Samsung Electronics surprised the market on Tuesday with an estimated 29% drop in quarterly profit, blaming weak chip demand in a rare commentary issued to ease confusion among investors already fretting about a global tech slowdown. The South Korean firm also said profit would remain subdued in the first quarter due to difficult conditions in memory chips, but that the market is likely to improve in the second half of the year as customers release new smartphones.
Weaker earnings at the world’s biggest maker of smartphones and semiconductors adds to worries for investors already on edge after Apple last week took the rare move of cutting its quarterly sales forecast, citing poor iPhone sales in China. China boasts the world’s biggest smartphone market, but a slowing economy, exacerbated by a trade war with the United States, has seen demand for gadgets drop across the tech sector. Growing support for domestic champions has also impacted foreign brands, with Samsung’s market share falling to 0.9% from a high of 18.2% in 2013.
Still, the South Korean firm’s chips power the handsets of most major makers, including Apple and China’s market leader Huawei Technologies. Its memory and processor chips account for over three-quarters of overall profit and about 38% of sales.
For October-December, Samsung estimated operating profit of 10.8 trillion won ($9.67 billion), missing the 13.2 trillion won average of 26 analyst estimates in an I/B/E/S Refinitiv poll. It also estimated an 11 percent fall in revenue at 59 trillion won. Samsung routinely releases estimated earnings figures before posting detailed results and elaboration toward the end of the month. For the just-ended quarter, however, it issued its first commentary since late 2014, when mobile phone profit dropped.
It said weaker-than-expected demand from data centre customers adjusting inventories drove down chip prices and hurt earnings in the face of rising macro uncertainty. It did not disclose the customers or elaborate on the macro uncertainty. Data centre demand mostly from the United States currently accounts for as much as nearly 30% of demand for Samsung’s DRAM chips compared with 5% five years ago, said analyst Kim Yang-jae at KTB Investment & Securities.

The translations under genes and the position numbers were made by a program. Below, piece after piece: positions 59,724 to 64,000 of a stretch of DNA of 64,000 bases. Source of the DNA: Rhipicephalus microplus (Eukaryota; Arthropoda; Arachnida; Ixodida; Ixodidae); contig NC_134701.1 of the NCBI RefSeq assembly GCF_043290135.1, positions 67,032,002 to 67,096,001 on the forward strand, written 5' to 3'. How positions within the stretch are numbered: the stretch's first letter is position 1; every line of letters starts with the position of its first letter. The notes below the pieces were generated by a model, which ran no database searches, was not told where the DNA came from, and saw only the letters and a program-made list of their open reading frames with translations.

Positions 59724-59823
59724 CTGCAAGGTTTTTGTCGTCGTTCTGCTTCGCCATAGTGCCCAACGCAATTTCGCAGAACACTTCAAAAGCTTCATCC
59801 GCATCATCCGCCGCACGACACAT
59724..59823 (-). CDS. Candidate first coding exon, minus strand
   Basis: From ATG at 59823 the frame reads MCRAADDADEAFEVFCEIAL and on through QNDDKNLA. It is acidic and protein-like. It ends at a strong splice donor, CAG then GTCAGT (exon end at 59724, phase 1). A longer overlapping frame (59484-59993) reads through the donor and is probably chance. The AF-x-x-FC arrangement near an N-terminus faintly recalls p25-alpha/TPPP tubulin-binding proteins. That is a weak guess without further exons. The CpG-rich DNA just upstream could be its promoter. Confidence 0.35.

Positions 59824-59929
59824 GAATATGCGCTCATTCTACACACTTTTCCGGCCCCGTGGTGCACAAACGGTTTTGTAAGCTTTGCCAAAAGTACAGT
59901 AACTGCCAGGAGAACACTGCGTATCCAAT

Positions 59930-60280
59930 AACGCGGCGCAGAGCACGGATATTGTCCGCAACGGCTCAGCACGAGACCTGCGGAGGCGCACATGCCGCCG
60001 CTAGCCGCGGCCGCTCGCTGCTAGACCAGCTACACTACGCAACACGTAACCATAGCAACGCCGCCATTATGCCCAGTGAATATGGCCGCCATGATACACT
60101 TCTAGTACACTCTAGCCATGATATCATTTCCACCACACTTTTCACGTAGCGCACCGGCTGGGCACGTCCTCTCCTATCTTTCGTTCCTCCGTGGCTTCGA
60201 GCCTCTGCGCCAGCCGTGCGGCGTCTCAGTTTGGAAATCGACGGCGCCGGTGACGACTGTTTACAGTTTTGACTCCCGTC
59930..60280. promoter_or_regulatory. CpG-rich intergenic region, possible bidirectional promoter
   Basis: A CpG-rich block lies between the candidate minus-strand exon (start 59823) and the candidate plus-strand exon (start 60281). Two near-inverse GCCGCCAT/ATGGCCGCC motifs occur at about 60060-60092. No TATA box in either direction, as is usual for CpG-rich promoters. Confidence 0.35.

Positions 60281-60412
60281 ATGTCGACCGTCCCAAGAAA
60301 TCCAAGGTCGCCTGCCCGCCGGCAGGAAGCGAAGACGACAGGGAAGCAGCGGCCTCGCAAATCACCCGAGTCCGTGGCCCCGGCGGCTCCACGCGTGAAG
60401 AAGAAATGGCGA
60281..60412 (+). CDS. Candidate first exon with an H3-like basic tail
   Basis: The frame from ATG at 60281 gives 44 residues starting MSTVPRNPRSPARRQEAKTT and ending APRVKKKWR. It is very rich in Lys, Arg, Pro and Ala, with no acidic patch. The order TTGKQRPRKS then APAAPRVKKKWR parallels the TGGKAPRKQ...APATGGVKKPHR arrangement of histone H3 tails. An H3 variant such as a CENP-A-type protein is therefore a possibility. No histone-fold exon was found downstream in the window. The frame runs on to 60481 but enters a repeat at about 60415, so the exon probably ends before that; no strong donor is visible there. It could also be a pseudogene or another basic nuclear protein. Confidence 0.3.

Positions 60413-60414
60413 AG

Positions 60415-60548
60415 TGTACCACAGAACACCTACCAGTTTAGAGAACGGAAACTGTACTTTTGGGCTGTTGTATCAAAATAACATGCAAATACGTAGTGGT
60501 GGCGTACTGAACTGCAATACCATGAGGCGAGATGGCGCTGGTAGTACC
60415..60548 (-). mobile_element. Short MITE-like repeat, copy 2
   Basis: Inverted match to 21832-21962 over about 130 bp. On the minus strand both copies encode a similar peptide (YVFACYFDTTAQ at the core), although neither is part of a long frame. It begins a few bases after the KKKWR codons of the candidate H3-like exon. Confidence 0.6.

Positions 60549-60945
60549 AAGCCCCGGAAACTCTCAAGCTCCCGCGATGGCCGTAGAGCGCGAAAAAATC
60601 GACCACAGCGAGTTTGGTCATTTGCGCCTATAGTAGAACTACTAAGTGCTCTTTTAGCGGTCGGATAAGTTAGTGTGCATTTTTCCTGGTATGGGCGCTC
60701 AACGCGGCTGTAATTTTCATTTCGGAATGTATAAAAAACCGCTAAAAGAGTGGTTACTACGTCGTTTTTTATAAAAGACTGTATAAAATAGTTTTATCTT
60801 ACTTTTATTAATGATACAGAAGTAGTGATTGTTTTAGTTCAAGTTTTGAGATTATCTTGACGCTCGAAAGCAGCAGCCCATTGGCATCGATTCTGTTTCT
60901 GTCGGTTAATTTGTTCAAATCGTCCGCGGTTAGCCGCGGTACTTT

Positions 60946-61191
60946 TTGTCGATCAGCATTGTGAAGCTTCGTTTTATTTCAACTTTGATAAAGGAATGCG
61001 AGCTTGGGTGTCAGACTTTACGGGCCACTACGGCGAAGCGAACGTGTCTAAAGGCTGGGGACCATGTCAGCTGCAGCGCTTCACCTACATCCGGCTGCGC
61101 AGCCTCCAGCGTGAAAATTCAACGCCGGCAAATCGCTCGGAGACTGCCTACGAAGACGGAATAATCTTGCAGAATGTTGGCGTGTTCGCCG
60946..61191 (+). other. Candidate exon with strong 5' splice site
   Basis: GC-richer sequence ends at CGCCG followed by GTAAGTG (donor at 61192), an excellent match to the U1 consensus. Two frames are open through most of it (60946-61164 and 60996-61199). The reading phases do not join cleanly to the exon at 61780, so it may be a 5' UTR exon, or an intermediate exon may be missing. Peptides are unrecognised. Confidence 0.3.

“Smaller investment from data centres, a really bad smartphone market in China, and impact from the US-China trade war have all hit Samsung’s chip business,” Kim said.
On the whole, analysts expect Samsung’s profit to decline through 2019, with a slowing Chinese economy eroding demand. “Second- and third-tier Chinese smartphone makers saw drastic drops in their sales, which also took a toll on chip demand,” said analyst Kim Young-woo analyst at SK Securities.
Prices for DRAM chips, which provide devices with temporary workspaces and allow them to multi-task, fell 10% in the fourth quarter, showed data from industry tracker DRAMeXchange. Prices of NAND flash memory chips, which hold data permanently, slipped 15%.
Electronics giant shows off robots for health care, retail stores
Samsung Electronics showed off robots at the CES technology conference in Las Vegas, including one for retail stores and another in the health-care space. The Bot Care can measure blood pressure and heart rate, detect falls and administer medicine, the South Korean technology giant said. It s designed for in-home use. Bot Retail communicates with consumers in stores, while the Bot Air robot detects air quality.
Samsung didn t say when it intends to release the robots or how they would be priced. Rival Amazon.com is working on a home robot, Bloomberg News reported last year, while Apple has developed health-care offerings via software and hardware on the Apple Watch.